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THE United States of America constitute a union of States, “a more perfect Union,” to use the language of the preamble to the Constitution, than that under the Articles of Confederation which the Constitution was devised to supplant. On July 4, 1776, the thirteen British colonies lying between the Gulf of Mexico and Canada, to the east of the Mississippi, abjured allegiance to the British Crown and solemnly published and declared themselves to be “ Free and Independent States ” possessing, as the Declaration of Independence stated, “ full power to levy War, conclude Peace, contract Alliances, establish Commerce, and to do all other Acts and Things which Independent States may of right do.” Availing themselves of their right to contract alliances, they entered into “a firm league of friendship with each other, for their common defence, the security of their liberties, and their mutual and general welfare, binding themselves to assist each other, against all force offered to, or attacks made upon them, or any of them, on account of religion, sovereignty, trade, or any other pretence whatever." Stiling” this confederation “The United States of America,” and declaring in explicit terms that “each State retains its sovereignty, freedom and independence, and every power, jurisdiction and right, which is not by this confederation expressly delegated to the United States, in Congress assembled," the Articles of Confederation creating this union of the States were approved by their delegates in Congress November 15, 1777, and ratified by the last of the thirteen States on March 1, 1781.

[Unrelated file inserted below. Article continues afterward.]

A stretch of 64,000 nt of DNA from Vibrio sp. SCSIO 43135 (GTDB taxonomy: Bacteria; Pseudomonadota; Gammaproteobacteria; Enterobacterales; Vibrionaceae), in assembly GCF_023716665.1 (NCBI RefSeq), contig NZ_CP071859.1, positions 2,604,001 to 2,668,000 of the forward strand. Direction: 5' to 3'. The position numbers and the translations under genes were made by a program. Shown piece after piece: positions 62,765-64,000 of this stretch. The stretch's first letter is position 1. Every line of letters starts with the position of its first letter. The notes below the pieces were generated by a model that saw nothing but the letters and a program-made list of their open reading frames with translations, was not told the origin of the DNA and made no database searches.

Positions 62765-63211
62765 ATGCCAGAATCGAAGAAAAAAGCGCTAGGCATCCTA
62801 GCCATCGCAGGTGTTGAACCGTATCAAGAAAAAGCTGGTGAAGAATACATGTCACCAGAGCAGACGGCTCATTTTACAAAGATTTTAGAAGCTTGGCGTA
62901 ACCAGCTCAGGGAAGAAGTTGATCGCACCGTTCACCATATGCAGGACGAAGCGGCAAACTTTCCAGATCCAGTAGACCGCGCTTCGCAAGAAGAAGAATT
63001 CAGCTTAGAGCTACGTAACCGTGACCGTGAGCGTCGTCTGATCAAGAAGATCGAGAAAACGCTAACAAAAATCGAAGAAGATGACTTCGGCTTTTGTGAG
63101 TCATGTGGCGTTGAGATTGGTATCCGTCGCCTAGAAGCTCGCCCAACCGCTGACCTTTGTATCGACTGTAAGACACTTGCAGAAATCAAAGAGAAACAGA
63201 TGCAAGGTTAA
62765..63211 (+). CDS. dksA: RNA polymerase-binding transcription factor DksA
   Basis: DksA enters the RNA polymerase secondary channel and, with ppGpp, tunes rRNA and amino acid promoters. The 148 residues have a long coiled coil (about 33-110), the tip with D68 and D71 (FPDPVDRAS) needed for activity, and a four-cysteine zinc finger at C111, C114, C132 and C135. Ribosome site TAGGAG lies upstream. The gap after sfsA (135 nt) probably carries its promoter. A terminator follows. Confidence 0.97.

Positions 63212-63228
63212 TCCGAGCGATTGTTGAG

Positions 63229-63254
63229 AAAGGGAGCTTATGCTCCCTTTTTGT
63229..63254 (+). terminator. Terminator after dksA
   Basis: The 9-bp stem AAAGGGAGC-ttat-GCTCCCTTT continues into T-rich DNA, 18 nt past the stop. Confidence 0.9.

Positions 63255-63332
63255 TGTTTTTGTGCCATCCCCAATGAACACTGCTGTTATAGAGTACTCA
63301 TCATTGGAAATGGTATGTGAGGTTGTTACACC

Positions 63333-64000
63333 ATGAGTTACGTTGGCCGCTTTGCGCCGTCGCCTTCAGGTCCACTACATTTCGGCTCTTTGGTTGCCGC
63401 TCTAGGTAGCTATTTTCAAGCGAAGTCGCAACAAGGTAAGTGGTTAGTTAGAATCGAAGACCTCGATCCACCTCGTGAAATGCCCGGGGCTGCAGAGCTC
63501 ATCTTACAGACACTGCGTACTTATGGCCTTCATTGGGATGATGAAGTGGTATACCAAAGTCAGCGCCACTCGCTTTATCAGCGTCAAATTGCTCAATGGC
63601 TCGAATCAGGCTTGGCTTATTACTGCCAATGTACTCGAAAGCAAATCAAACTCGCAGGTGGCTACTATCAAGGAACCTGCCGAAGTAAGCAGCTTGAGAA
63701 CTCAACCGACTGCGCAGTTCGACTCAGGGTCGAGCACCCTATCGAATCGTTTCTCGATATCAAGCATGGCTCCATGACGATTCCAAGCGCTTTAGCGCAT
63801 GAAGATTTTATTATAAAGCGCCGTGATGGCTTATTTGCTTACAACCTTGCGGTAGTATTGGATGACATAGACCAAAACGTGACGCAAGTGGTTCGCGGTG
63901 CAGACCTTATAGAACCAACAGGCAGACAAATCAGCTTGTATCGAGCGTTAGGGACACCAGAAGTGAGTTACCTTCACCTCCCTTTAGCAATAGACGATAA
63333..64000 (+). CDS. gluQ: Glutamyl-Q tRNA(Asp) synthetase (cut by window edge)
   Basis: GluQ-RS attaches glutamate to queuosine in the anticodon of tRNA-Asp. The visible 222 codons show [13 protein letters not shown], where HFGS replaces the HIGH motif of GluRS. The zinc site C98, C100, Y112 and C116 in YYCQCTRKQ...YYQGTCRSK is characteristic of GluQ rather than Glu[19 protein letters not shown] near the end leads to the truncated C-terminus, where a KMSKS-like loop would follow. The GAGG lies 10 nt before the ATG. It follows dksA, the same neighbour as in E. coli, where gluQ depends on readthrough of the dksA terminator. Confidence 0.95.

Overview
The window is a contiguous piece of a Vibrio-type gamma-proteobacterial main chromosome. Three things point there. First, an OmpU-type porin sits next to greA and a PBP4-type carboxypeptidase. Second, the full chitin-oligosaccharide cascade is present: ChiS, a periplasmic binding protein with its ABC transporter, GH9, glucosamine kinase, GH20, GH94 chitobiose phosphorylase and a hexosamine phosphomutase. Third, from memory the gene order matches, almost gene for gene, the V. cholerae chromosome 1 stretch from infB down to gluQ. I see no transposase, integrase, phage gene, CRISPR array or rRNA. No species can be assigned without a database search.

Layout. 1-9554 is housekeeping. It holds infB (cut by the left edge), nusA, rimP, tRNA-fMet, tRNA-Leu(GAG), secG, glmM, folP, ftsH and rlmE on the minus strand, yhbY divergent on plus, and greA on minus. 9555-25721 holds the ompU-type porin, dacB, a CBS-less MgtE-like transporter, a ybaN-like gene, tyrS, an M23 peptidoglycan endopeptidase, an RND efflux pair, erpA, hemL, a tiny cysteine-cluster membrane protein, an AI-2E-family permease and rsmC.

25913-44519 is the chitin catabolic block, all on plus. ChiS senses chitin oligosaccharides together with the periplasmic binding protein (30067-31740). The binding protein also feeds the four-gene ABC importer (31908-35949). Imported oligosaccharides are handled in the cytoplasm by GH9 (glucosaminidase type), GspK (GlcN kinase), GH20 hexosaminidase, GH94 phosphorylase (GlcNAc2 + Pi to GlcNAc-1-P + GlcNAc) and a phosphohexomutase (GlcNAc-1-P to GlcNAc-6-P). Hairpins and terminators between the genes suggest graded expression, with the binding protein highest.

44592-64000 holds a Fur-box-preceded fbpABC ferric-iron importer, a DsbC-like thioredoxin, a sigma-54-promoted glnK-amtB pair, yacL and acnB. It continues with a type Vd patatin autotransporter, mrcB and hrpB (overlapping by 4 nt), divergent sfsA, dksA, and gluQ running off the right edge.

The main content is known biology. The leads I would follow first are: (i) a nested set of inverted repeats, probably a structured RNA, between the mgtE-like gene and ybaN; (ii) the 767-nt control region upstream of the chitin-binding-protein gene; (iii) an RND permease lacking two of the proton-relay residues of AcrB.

The firm league of friendship failing of the purposes for which it was created by the delegates of the States in Congress assembled and ratified by the States themselves, the Congress on February 21, 1787, resolved it to be expedient that “on the second Monday in May next, a Convention of Delegates, who shall have been appointed by the several States, be held at Philadelphia, for the sole and express purpose of revising the Articles of Confederation, and reporting to Congress and the several Legislatures, such alterations and provisions therein, as shall, when agreed to in Congress, and confirmed by the States, render the federal Constitution adequate to the exigencies of Government, and the preservation of the Union." In pursuance of this resolution the delegates of twelve of the States met in convention in the month of May and adjourned on September 17, 1787, having drafted a constitution for a more perfect Union of the United States which, ratified by the thirteen original States in the course of the ensuing three years, today controls the conduct of forty-eight States and

which in practice as well as in theory has proved adequate to the “exigencies of government and the preservation of the Union.”

In the belief that the experience of the American States proclaimed to be free and independent in their Declaration of Independence, each retaining “its sovereignty, freedom and independence" under the Articles of Confederation, would be of value in any attempt to strengthen that larger union of States which we call the Society of Nations, the undersigned has ventured to treat within the compass of a volume some of the international problems met and solved by the framers of a more perfect Union under the caption of “The United States of America: A Study in International Organization."


November 11, 1918.

PostSCRIPTUM, May 11, 1920.– Absence from the country and difficulties in printing have delayed the appearance of the present volume. The text, however, speaks from Armistice Day, 1918.

Two additions of a later date have been made in the extracts prefixed to chapters: the first is the text of the settlement of the controversy between Virginia and West Virginia (Chapter XIII); the second is Mr. Root's definition of a justiciable question (Chapter XX). The text of the Eighteenth Amendment to the Constitution of the United States as printed in the Appendix has also been added.

I have left untouched the dedication to my beloved friend, Robert Bacon, whose noble life ended on May 29, 1919.- J. B. S.

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